Tuesday, September 09, 2008

9th September 2008

I was walking to the bus stop this morning to meet my mother-in-law when I suddenly remembered the first time I felt this dread: when I was starting out as a writer, and frightened and appalled at the kind of writer I wanted to be. Its as if this current project has taken me right back to the beginning again, to a place where I have to relearn everything...To be sure I need to confront my feelings of loss and my fear of death...

I had agreed to take her to an eye appointment in the hospital She suffers from diabetes, and they wanted to check her sight. They were intending to put eye drops in her eyes to dilate the pupils, she had been warned it might make her vision fuzzy, and this had made her anxious.

As it turned out the eye drops caused her few if any problems at all. Her difficulty was in finding the eye pavilion, which she’d never been to before, and then finding her way to her appointment once inside it. I was happy to help with that; she is beginning, now, to find new information quite hard to process and it often leaves her afraid and bewildered.

I’d happened to glance at some poems I’d agreed to translate for a friend; and I could work on these in my head while we were waiting. And this familiar task saved me from my bewilderment.

Which returned when I finally got home about lunchtime. I kept putting off work. And when I did, I got nowhere.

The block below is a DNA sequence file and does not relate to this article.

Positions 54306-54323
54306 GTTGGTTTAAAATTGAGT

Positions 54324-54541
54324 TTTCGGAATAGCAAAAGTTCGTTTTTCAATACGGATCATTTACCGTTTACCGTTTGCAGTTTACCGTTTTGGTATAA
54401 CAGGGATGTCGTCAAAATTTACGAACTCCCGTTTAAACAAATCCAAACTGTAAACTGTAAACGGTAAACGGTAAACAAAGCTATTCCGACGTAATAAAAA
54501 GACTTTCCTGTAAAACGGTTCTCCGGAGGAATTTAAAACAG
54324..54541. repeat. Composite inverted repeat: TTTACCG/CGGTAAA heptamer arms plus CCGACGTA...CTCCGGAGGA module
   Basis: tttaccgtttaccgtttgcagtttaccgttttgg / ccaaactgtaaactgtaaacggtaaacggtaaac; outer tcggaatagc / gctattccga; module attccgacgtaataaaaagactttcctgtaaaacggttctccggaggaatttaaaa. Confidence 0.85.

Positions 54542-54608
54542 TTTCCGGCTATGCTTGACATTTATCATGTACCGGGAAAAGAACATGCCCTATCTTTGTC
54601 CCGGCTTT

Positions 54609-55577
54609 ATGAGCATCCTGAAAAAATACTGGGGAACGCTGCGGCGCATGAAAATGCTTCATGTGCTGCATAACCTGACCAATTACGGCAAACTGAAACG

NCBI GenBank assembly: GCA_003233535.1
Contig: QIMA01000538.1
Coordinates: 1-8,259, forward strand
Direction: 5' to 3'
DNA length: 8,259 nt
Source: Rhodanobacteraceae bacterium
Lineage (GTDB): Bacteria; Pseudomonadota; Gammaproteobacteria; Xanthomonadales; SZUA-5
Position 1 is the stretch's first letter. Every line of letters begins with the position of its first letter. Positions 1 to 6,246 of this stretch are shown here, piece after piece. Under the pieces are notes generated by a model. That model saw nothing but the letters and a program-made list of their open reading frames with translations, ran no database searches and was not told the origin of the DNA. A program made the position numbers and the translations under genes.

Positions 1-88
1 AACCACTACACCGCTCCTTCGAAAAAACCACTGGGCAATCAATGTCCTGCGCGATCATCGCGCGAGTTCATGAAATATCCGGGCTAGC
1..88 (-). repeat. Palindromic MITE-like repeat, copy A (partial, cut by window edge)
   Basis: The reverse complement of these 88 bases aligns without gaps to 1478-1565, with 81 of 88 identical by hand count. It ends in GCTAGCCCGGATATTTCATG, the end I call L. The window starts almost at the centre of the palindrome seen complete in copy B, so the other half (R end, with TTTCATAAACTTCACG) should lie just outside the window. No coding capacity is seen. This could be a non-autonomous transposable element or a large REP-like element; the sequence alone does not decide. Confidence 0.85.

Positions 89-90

I typed up the translations to reassure myself I had not altogether lost my feel for words; and when I still got nowhere I went back to the poems I am writing for the “Hidden City”.

Like the play, they seemed empty, embarrassing, absurd.

I sat at my mum’s desk and thought: this is the end. I simply can’t write any more. That’s what it felt like, not as melodramatic as it sounds, just a quiet certainty.

And this is death.
This is what it feels like: this grey blankness.
I said: it has to come some day.
And I began to cook supper. And eat, in a mechanical kind of way, a supper that really was not good at all.
And then change, and put on my make-up ready for the dance class.
It all felt a bit like a wake: and afterwards I felt so tired.

I was ten minutes into the class when I realised I’d put my dress on inside out.
On the way to the loo to change it, I suddenly realised what I needed to do: to the play, and to the poem, to make them work again.

And I don’t think I will forget.
But that’s how it is, constantly: insight squeezing out through a tiny side door when my conscious mind has stopped looking.


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